• http://facebook.com/chrismessina
  • Etc. and so on. So long as you as the individual are not in charge of your namespace, there will be a battle over who is.
  • These characters vying to provide you with a universal account are what we call “identity providers” in the land of OpenID. You might ask then (CLICK)
  • how do you choose the right identity provider? how exactly DO you go about picking an identity provider? Well (click)
  • who represents you? who represents you? does this (CLICK)?
  • how about... (CLICK)
  • perhaps. but without context, does this convey who you are to someone? When someone Googles you... or now, BINGs you(?), which of your profiles do you want showing up first? Because in some ways, that’s what this is really all about: being the authority over your own identity.
  • This is my homepage. It’s admittedly sparse. Not the best thing I’ve ever done... but I have complete control over it. It’s also what I use as my OpenID. And, as it turns out, it’s also the first result when you search for “chris messina” on Google.
  • now, why is this is important? why should any one care? well, I think it’s because, for the first time ever, a whole lot more people care about your identity online, and you should care too. (CLICK)
  • morality, creativity, spontaneity, problem solving, lack of prejudice, Self-actualization acceptance of facts self-esteem, confidence, achievement, respect of others, Esteem respect by others friendship, family, sexual intimacy Love/belonging security of: body, employment, resources, Safety morality, the family, health, property breathing, food, water, sex, sleep, homeostasis, excretion Physiological Mazlow’s Hierarchy of Needs we’re seeing a shift to using real identity because the social web is playing an increasingly important role in “self-actualization”. we’ve got our biological needs met, we feel safe for the most part, and with safety in numbers comes belonging to a collective... we also are connecting with people in very real ways, providing us with esteem — allowing us to move up the pyramid to the top, where we can begin to operate at a much higher order of being.
  • so while our physiological needs are being met at a fundamental level by supermarkets like Whole Foods (at the bottom of the pyramid)
  • are we ready to self-actualize through services like facebook or twitter alone?
  • Photo by travlinman43 for many people, the answer is yes. and will be for some time.
  • Photo by Sarah Gilbert call me old fashioned, but I prefer more human-scale architecture where independents flourish.
  • Vintage Edge now, admittedly, I’m from NH, that state next to Vermont. It’s small. It’s a pitbull.
  • Photo by Mae Encarnado We’re the live free or die state. So while I live in San Francisco now (the most populous state), I came from a much smaller place.
  • Print from the Library of Congress and that meant reading the works of folks like Ralph Waldo Emerson and (CLICK)
  • Print from the Library of Congress ...and Henry David Thoreau who started a movement known as transcendentalism — an idealistic movement centered on intuition and, among things... (CLICK)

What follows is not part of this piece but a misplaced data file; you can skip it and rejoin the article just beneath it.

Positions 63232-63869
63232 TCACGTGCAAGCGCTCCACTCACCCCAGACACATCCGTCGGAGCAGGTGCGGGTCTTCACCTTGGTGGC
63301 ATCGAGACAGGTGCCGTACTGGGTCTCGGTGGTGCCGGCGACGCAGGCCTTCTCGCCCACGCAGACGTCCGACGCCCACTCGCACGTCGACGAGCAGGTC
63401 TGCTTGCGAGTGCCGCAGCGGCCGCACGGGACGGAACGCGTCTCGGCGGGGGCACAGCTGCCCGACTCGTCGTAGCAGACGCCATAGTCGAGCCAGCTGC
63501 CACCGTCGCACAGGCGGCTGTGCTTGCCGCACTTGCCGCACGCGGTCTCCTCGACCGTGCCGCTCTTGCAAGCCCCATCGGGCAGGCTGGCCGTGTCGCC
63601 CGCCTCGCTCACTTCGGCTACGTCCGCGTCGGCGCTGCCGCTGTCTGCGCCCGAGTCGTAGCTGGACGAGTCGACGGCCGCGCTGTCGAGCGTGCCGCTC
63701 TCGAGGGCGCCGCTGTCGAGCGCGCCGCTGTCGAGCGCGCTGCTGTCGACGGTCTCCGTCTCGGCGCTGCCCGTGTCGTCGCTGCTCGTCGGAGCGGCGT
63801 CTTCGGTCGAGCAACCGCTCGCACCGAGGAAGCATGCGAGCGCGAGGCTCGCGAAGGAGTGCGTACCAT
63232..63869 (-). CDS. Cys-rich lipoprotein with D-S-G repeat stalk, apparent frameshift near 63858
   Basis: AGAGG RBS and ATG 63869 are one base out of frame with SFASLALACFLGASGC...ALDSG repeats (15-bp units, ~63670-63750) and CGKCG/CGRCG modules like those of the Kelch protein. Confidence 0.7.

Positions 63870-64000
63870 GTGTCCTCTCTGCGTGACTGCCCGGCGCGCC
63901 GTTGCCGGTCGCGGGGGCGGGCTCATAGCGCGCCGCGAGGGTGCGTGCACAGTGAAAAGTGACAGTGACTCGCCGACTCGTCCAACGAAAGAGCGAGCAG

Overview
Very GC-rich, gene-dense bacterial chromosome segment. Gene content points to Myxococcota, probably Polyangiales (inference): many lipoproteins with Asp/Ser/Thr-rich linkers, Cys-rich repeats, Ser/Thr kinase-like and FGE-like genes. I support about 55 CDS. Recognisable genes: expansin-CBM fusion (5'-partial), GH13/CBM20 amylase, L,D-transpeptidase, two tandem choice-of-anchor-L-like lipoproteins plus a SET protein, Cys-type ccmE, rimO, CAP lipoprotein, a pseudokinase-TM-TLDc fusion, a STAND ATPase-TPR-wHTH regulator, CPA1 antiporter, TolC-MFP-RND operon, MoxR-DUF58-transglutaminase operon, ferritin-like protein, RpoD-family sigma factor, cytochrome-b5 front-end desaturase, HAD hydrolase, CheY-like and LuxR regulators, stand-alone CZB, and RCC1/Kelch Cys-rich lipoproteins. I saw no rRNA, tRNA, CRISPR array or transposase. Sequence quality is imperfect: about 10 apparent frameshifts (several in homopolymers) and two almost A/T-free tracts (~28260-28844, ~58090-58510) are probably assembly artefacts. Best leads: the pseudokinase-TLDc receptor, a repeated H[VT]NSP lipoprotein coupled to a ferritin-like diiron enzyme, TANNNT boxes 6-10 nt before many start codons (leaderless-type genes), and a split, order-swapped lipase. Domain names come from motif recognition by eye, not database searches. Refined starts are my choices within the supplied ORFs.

• Elston Press reliance on the self. They advocated freedom from — at their time — interference from the government, going to live in nature, to have a more direct experience with the world. Regardless of the foibles of their particular movement, what is important for us to learn from their example is not to think about our current situation in absolute terms but reflect on the relative importance of individuality and independence.
  • supermarkets like whole foods aren’t going away — and indeed they make our lives incredibly easier (CLICK)
  • morality, creativity, spontaneity, problem solving, lack of prejudice, Self-actualization acceptance of facts self-esteem, confidence, achievement, respect of others, Esteem respect by others friendship, family, sexual intimacy Love/belonging security of: body, employment, resources, Safety morality, the family, health, property breathing, food, water, sex, sleep, homeostasis, excretion Physiological Mazlow’s Hierarchy of Needs and they free us up to focus on those upper levels of the pyramid.
  • Photo by Alby Headrick but, it’s still important that we maintain the ability or knowledge that enables us to grow our own food even if we take for granted and enjoy the convenience of the supermarkets.
  • now maybe this all seems esoteric, but it is leading somewhere. once you start to grow your own identity on the web... you soon realize (CLICK)
  • identity is the platform that identity is the platform for the social web. and this is why so many companies are falling over each other to serve your identity. so this leads me to (CLICK)
  • Diso the Diso Project. to make it make it easier to build social experiences on the web by deriving standards and formats from popular trends and turning them into reusable technological building blocks.
  • Diso Diso Project • http://diso-project.org the Diso Project. to make it make it easier to build social experiences on the web by deriving standards and formats from popular trends and turning them into reusable technological building blocks.
  • Diso Components* *subject to change (DON’T CLICK) identity & profile discovery & access control contacts & friends activity streams messaging groupings & shared spaces